People tend to judge me for the places I’ve chosen to go to. When faced with a choice between a city in Southern France–with all of the sun, sea, and beautiful climate that goes with it–and a city in Northern France–known for being cold, rainy, and backwards–I opted for a city in the north: Lille.
When faced between an entire nation’s worth of cities to live in, I was overjoyed when I was placed in Richmond Virginia; a city that used to hold the not-too distinct distinction of being one of the most polluted and crime-ridden cities in the country, as well as being the capital of the Confederacy.
Of course the Richmond of today is a city that has come to embrace its river and the culture that comes with it with Class I-IV rapids through downtown and frequent festivals on its islands. It’s a city with a notable food scene with scores of top restaurants in its Carytown, Shockoe Bottom, and Arts District neighborhoods. Richmond is one of the few cities that has preserved its industrial architectural style and humanized it with murals seemingly on every corner and with local coffee or restaurants dotting the landscape.
Lille, of course, is one of the cultural capitals of the Flemish region and was the European capital of culture in 2004. The city embraces its Flemish culture with beer and cheese-heavy dishes that leave you slowly walking out of an estaminet more content than you ever thought possible. It’s home to the second-largest art museum in France and one of the most democratized art scenes in France.
In both of these cases, its neither the history nor the climate that makes or breaks the city. It’s the people. Or rather, it’s the people’s love for the city they call home. Back in July, I wrote a piece about Richmond and about appreciating the context a city is in to better appreciate the city itself. Last March, I wrote about experiencing cities through their present, with Simone de Beauvoir summing it up best when she wrote:
We can imagine that each place, each city had a secret, a soul, an eternal essence and that the task of the traveler was to discover it…not only in their museums, their monuments, their past, but in the present, through their shadows and their lights, their crowds, their scents, their food…the mysteries of Berlin can be summed up in the smells that floated in its streets and that resembled nothing else. Drinking a Spanish chocolate was taking all of Spain in one’s mouth.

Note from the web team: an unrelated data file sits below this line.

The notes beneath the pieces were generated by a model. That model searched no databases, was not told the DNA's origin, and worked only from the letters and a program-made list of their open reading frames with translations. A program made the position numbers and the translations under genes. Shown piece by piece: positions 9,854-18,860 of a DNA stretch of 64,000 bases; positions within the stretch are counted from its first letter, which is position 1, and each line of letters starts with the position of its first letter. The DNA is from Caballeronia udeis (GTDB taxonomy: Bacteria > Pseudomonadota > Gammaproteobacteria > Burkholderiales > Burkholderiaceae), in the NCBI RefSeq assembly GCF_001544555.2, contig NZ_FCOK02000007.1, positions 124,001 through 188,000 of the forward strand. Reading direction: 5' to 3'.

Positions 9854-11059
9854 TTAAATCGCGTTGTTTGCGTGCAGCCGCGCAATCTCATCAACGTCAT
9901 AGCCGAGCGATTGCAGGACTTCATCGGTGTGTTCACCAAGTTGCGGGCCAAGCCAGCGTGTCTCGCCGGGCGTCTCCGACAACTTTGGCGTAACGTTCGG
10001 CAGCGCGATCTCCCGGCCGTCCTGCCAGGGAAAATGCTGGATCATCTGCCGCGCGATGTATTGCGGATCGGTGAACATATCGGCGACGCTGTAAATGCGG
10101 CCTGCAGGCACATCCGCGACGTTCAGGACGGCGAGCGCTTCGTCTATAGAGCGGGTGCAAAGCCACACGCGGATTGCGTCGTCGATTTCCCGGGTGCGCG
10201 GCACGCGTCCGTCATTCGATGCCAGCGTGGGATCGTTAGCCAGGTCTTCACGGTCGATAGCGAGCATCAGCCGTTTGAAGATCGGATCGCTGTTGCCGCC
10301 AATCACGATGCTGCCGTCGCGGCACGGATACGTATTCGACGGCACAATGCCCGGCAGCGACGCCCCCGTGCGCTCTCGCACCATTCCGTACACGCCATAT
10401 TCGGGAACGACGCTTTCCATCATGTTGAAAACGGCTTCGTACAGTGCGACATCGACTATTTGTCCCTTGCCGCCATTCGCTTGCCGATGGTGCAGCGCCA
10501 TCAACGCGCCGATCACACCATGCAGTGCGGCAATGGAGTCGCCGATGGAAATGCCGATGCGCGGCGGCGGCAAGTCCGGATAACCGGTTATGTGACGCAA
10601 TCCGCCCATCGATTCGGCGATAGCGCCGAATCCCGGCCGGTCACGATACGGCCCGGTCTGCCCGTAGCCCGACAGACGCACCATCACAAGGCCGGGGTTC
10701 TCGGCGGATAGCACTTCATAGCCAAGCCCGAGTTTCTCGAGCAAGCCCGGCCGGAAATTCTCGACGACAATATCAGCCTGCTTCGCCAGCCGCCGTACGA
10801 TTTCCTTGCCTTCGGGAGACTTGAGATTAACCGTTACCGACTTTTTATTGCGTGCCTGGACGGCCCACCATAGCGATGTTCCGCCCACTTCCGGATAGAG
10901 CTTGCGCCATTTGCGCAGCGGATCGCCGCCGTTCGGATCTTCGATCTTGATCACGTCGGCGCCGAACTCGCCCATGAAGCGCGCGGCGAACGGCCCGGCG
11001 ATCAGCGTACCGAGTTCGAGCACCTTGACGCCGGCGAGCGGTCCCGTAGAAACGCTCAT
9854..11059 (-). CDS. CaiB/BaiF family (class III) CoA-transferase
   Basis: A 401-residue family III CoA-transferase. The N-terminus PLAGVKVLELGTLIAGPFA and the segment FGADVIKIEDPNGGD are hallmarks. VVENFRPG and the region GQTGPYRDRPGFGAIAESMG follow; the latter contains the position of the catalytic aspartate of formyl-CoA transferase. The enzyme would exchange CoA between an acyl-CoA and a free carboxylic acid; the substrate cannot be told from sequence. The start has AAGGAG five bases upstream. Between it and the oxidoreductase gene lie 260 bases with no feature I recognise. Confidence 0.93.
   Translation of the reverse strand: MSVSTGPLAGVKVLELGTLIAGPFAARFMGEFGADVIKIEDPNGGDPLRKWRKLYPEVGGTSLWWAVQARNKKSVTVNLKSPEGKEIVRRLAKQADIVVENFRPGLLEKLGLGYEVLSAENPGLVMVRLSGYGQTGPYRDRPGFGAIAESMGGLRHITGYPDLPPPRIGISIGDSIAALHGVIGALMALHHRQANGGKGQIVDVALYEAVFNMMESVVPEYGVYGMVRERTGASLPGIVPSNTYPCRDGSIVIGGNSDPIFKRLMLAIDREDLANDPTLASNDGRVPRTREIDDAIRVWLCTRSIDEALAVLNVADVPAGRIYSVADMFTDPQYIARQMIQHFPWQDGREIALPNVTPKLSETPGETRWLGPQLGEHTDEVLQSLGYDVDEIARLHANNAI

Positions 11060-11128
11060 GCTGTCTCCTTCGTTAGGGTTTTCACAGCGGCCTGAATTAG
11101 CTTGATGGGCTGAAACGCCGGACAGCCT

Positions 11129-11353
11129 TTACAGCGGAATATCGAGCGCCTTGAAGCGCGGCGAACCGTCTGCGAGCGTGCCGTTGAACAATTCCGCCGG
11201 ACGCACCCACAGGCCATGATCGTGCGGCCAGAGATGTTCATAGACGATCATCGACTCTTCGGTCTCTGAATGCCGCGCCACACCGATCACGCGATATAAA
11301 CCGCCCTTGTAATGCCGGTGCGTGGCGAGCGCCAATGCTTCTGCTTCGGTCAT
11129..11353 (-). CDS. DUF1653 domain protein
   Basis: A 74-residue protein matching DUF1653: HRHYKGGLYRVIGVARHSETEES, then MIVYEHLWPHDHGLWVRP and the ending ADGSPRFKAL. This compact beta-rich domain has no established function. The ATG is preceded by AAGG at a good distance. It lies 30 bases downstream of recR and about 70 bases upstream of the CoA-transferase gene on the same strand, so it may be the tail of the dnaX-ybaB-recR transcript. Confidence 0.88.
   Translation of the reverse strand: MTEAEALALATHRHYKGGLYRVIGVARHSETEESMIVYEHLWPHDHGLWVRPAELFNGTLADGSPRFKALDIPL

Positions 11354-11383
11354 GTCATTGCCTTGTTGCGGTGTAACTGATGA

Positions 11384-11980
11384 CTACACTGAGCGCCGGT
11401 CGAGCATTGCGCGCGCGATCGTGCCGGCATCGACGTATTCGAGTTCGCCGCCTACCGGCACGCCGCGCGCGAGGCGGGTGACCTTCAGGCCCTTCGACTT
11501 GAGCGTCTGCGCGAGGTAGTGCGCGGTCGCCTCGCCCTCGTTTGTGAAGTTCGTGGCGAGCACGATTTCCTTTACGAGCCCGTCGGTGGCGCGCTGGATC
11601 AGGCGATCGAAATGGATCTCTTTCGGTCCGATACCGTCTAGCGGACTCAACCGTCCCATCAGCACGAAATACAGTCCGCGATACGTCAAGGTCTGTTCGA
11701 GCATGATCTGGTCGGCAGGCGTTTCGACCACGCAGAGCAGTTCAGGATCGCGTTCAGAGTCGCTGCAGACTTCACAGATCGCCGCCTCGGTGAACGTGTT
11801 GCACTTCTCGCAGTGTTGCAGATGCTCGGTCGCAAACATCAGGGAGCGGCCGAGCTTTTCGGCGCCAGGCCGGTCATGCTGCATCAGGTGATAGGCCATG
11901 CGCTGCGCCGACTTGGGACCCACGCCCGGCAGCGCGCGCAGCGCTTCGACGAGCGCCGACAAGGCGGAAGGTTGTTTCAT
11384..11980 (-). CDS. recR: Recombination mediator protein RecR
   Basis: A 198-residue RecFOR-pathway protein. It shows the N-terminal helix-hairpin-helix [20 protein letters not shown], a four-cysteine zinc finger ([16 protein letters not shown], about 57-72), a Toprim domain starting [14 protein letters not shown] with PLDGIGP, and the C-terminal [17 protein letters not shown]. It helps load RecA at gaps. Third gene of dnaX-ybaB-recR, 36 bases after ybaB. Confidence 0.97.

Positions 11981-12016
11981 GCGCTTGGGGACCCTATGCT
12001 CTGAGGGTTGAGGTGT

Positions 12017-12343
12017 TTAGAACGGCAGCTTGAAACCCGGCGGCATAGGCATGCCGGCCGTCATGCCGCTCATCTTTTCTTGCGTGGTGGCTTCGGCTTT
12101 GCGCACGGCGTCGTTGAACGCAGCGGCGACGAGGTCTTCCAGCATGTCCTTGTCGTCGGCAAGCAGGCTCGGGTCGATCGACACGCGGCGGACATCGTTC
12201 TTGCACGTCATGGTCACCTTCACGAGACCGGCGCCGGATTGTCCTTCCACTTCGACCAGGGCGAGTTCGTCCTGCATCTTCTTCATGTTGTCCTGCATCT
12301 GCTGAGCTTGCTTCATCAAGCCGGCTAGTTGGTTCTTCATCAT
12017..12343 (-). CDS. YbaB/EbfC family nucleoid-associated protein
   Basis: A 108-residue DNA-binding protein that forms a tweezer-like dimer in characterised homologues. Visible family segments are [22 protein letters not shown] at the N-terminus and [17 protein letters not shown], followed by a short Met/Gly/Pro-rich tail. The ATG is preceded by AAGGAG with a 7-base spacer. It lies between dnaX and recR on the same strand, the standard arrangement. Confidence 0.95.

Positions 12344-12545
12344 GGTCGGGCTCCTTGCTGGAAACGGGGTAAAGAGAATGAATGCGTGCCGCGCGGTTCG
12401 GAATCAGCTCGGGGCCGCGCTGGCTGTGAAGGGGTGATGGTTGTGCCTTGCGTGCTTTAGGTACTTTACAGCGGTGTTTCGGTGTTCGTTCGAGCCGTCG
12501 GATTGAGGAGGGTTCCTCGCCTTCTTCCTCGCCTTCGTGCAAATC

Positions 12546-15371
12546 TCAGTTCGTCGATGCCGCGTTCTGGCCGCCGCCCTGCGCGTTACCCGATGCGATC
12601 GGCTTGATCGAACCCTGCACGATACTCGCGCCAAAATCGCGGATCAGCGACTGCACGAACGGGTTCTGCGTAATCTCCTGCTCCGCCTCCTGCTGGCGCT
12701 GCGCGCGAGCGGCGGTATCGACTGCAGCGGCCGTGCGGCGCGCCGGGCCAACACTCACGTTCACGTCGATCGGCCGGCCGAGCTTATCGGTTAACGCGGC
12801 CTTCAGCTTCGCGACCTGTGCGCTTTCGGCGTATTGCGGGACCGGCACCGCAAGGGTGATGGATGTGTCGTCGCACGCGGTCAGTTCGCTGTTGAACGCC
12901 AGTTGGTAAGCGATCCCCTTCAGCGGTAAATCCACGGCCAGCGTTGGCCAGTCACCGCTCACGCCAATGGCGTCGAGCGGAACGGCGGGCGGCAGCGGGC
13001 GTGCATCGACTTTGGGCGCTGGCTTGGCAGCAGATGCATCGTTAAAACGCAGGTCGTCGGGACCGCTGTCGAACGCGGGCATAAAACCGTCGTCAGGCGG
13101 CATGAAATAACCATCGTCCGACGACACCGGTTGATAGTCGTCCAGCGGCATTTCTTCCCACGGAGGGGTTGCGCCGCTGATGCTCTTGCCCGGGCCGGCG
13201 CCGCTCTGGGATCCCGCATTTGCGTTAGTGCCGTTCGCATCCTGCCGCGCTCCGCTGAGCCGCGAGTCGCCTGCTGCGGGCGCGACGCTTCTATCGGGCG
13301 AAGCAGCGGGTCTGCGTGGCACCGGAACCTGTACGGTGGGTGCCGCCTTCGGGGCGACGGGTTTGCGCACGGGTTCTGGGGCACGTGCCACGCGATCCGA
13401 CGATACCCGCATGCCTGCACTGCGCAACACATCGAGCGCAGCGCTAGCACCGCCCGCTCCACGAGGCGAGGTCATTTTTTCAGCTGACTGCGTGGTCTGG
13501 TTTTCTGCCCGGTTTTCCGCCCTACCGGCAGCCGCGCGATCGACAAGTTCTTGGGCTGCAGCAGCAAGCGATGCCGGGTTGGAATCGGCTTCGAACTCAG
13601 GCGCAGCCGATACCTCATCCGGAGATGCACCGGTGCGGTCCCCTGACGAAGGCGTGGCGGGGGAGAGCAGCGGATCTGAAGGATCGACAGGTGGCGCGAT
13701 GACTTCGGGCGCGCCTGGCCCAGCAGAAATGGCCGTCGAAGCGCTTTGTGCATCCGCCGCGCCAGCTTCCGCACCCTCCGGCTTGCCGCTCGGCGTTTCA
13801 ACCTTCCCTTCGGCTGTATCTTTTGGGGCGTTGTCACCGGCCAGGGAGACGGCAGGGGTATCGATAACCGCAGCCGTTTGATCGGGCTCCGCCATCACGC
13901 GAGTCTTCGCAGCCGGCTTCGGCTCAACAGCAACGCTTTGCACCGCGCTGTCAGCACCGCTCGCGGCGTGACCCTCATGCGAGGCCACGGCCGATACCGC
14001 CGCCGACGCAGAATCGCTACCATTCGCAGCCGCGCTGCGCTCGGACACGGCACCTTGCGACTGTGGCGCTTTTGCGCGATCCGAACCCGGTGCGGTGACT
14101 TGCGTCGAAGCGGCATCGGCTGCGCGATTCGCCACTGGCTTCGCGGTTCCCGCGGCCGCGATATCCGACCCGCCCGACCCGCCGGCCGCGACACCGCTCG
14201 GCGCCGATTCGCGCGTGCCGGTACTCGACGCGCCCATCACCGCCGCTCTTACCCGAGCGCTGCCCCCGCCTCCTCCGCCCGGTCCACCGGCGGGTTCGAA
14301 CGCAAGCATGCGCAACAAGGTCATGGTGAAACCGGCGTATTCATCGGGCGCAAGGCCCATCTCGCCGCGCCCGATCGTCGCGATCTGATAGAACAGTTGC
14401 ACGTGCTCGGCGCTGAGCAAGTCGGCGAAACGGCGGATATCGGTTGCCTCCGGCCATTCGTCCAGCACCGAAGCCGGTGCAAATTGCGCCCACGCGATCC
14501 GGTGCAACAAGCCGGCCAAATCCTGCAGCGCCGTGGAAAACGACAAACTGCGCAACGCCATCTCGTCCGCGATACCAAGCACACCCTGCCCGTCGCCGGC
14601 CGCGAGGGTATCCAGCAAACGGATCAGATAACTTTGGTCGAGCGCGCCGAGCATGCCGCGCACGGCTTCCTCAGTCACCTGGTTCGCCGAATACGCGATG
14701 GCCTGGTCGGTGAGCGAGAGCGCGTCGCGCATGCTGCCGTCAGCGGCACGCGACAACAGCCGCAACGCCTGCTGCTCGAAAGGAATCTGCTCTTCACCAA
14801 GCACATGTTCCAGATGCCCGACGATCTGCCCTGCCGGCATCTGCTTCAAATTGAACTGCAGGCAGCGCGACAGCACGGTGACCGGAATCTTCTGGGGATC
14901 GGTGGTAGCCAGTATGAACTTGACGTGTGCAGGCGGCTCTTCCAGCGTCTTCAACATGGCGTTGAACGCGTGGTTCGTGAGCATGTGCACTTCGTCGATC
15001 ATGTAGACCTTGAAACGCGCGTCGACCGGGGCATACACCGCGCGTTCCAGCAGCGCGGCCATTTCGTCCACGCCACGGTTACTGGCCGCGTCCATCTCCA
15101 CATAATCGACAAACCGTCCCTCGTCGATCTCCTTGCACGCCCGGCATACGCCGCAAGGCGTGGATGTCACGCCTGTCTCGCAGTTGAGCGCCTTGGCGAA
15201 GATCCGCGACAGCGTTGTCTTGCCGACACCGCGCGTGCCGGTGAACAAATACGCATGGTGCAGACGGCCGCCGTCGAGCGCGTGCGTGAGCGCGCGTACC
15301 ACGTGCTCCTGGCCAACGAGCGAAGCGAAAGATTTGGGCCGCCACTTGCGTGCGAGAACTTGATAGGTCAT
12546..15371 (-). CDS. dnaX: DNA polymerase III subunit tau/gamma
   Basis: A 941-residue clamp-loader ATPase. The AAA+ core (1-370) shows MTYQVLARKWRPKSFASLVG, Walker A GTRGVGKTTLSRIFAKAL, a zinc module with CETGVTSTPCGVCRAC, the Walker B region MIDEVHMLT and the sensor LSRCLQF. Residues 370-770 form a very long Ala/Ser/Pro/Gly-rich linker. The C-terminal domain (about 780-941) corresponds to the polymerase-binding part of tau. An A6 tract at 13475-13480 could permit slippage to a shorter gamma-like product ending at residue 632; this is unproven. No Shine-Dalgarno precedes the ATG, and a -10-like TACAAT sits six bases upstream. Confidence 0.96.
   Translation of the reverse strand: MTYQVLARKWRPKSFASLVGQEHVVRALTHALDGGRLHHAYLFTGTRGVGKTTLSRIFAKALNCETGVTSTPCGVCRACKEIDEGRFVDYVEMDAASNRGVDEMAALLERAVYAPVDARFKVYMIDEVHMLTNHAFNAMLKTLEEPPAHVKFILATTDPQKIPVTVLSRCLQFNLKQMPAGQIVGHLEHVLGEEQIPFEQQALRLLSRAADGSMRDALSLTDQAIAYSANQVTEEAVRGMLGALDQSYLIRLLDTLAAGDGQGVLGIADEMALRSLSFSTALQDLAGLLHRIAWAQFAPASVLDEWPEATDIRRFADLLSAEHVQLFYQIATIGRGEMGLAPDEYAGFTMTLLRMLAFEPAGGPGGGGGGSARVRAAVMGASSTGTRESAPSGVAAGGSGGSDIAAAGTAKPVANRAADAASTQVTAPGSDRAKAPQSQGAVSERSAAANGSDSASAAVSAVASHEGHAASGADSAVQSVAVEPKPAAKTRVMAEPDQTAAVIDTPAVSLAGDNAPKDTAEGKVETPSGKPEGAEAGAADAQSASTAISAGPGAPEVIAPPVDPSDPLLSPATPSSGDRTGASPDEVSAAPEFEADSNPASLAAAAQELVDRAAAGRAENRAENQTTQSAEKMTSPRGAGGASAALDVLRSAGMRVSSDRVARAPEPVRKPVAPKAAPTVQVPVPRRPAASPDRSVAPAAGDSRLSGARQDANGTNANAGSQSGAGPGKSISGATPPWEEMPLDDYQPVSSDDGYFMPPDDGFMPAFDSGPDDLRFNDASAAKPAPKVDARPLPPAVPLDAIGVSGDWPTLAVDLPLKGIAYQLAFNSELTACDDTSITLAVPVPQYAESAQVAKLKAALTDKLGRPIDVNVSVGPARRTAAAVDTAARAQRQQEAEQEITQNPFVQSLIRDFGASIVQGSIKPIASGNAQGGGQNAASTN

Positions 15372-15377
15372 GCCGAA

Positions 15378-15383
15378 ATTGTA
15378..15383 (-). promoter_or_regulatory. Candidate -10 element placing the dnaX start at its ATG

~Simone de Beauvoir, La Force de l’Age, 1960.
People inherently want to like–if not love–where they live. When we first arrive in a city, we seek out amenities that fit our interests and explore our new environment. Then somewhere along the line we lose interest. Our city devolves from its role as the canvas on which we live our lives and becomes a shell; a mere environment in which we complete our quotidian tasks.
RVA all day
In my city, a group called RVA Creates designed a logo for the city.
Then, instead of hoarding it with a copyright, or using it for some official mark of city approval meant to be used to attract tourists to the city, they gave it to the locals.
Today, the RVA wordmark is found all over town: on city Garbage trucks, as logos for businesses, included in symbols for sports enthusiasts groups, and on about 54% of all the cars in the city–including mine.
The symbol has become a symbol of loving and supporting the local culture of the city–of seeking out local businesses and of wanting to explore Richmond and the James River to know more about the many treasures hidden inside its boundaries.
The lillois had their own symbol, this time in the form of a hashtag: #lillemaville. Which is the most common hashtag when used to talk about the city. People from Lille take pride in the fact that they drank more beer than wine. They take pride in their local cheeses–pungent masterpieces like Maroilles
Both of these cities are barely blips on the radar of their respective national cultures.
But for the residents of these cities they are treasure troves full of places and experiences yet to discover; with each discovery being yet another reason to fall in love with the city all over again.
Best of all, every city has these secrets; so there’s no reason at all you can’t fall in love with yours. You don’t even need a fancy logo to do so.
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Cover image by author